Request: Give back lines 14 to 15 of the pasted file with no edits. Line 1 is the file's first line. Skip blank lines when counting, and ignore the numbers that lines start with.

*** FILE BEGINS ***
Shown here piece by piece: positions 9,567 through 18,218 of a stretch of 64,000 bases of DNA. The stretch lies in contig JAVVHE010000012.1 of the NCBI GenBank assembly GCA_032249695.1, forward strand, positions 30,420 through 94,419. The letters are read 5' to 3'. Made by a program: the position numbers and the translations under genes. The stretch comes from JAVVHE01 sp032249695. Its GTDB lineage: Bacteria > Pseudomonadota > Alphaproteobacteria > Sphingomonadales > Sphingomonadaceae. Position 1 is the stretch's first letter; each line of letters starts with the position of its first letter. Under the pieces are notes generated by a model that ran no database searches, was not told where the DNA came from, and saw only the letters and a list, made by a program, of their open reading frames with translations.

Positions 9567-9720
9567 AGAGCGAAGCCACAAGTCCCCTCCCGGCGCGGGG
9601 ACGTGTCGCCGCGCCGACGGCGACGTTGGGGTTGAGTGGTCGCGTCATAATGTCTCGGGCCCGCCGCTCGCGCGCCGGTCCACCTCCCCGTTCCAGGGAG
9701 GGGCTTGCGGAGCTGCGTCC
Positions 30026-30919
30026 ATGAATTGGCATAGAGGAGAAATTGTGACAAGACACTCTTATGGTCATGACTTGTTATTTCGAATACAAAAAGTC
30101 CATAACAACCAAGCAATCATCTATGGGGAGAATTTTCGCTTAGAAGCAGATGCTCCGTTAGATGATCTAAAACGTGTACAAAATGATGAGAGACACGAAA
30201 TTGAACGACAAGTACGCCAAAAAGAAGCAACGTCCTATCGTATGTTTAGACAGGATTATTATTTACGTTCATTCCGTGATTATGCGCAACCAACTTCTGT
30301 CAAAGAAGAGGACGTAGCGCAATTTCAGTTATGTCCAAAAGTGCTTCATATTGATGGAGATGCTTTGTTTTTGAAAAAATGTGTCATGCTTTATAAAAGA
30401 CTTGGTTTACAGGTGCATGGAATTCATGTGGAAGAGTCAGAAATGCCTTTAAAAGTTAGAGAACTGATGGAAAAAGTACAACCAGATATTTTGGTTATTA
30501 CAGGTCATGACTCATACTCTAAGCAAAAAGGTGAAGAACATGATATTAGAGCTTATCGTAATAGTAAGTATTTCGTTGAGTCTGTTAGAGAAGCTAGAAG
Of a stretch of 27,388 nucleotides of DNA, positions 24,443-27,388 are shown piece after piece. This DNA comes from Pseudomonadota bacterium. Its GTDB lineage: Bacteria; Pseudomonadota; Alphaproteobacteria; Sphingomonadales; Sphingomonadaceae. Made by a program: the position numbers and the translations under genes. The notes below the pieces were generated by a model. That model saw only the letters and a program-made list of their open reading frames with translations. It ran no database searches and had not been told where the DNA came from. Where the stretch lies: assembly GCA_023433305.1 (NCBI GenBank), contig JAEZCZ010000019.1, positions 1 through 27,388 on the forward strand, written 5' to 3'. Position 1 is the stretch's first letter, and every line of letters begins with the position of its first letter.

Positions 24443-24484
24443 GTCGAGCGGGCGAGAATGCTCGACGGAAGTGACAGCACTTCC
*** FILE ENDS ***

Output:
Positions 24443-24484
24443 GTCGAGCGGGCGAGAATGCTCGACGGAAGTGACAGCACTTCC